Accelerated Progression From Mild Cognitive Impairment to Dementia in People With Diabetes

  1. Laura Fratiglioni1,4
  1. 1Aging Research Center, Department of Neurobiology, Care Sciences and Society, Karolinska Institutet and Stockholm University, Stockholm, Sweden;
  2. 2Department of Epidemiology, Tianjin Medical University, Tianjin, China;
  3. 3KI-Alzheimer Disease Research Center, Karolinska Institutet, Stockholm, Sweden;
  4. 4Stockholm Gerontology Research Center, Stockholm, Sweden.
  1. Corresponding author: Weili Xu, weili.xu{at}ki.se.

Abstract

OBJECTIVE The effect of diabetes on mild cognitive impairment (MCI) and its conversion to dementia remains controversial. We sought to examine whether diabetes and pre-diabetes are associated with MCI and accelerate the progression from MCI to dementia.

RESEARCH DESIGN AND METHODS In the Kungsholmen Project, 963 cognitively intact participants and 302 subjects with MCI (120 with amnestic MCI [aMCI ] and 182 with other cognitive impairment no dementia [oCIND]) age ≥75 years were identified at baseline. The two cohorts were followed for 9 years to detect the incident MCI and dementia following international criteria. Diabetes was ascertained based on a medical examination, hypoglycemic medication use, and random blood glucose level ≥11.0 mmol/l. Pre-diabetes was defined as random blood glucose level of 7.8–11.0 mmol/l in diabetes-free participants. Data were analyzed using standard and time-dependent Cox proportional-hazards models.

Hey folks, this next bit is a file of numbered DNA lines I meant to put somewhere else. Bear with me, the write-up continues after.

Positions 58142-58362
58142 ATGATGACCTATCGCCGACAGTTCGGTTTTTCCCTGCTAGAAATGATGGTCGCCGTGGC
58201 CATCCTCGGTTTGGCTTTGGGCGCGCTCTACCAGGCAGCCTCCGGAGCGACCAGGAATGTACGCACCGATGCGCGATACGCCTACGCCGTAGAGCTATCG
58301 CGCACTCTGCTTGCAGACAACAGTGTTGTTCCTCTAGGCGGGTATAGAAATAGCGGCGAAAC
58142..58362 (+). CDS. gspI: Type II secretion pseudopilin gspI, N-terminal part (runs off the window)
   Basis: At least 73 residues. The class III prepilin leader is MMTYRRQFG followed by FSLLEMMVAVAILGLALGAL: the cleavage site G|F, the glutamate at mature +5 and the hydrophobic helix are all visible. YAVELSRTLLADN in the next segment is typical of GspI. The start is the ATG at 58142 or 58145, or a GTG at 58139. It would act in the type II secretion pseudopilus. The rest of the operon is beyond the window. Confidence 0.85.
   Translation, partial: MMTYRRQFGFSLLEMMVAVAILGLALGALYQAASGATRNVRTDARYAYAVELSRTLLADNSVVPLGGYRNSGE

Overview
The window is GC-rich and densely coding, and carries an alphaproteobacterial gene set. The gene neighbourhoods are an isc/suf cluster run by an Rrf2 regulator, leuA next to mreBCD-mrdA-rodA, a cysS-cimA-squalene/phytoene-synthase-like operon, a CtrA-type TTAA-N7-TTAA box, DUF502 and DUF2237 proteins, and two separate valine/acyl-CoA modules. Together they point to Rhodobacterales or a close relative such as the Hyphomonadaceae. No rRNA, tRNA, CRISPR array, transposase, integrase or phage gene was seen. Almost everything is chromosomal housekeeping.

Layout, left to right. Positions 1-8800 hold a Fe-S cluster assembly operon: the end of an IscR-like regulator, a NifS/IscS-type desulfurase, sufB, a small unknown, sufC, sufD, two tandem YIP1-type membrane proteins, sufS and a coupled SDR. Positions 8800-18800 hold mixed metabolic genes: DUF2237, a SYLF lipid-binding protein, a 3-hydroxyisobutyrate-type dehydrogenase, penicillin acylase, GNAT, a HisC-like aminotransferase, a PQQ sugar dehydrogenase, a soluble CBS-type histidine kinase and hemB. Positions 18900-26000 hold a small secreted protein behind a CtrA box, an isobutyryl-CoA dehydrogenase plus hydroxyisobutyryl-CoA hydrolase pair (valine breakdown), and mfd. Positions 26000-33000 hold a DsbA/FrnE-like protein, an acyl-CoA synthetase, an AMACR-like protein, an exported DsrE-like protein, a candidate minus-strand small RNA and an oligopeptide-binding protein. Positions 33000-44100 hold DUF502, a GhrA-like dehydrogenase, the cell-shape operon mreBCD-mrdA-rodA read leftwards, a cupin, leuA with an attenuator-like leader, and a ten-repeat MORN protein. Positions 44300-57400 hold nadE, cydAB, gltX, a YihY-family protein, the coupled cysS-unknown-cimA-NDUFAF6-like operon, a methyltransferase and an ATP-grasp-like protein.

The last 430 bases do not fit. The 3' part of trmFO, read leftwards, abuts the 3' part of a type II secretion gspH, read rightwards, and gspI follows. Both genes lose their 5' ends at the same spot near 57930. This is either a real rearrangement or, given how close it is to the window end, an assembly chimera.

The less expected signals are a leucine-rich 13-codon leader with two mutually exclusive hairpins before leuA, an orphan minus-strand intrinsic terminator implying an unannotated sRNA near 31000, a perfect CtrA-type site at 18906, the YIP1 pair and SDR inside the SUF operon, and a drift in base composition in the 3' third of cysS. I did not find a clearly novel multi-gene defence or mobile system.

RESULTS During the follow-up period, in the cognitively intact cohort, 182 people developed MCI (42 aMCI and 140 oCIND), and 212 developed dementia. In the MCI cohort, 155 subjects progressed to dementia, the multi-adjusted hazard ratio (95% CI) of dementia was 2.87 (1.30–6.34) for diabetes, and 4.96 (2.27–10.84) for pre-diabetes. In a Kaplan-Meier survival analysis, diabetes and pre-diabetes accelerated the progression from MCI to dementia by 3.18 years. Diabetes and pre-diabetes were neither cross-sectionally nor longitudinally associated with MCI.

CONCLUSIONS Diabetes and pre-diabetes substantially accelerate the progression from MCI to dementia, and anticipate dementia occurrence by more than 3 years in people with MCI. The association of diabetes with the development of MCI is less evident in old people.

Footnotes

  • The costs of publication of this article were defrayed in part by the payment of page charges. This article must therefore be hereby marked “advertisement” in accordance with 18 U.S.C. Section 1734 solely to indicate this fact.

  • Received April 29, 2010.
  • Accepted August 5, 2010.

Readers may use this article as long as the work is properly cited, the use is educational and not for profit, and the work is not altered. See http://creativecommons.org/licenses/by-nc-nd/3.0/ for details.

| Table of Contents

This Article

  1. Diabetes vol. 59 no. 11 2928-2935
  1. All Versions of this Article:
    1. db10-0539v1
    2. 59/11/2928 most recent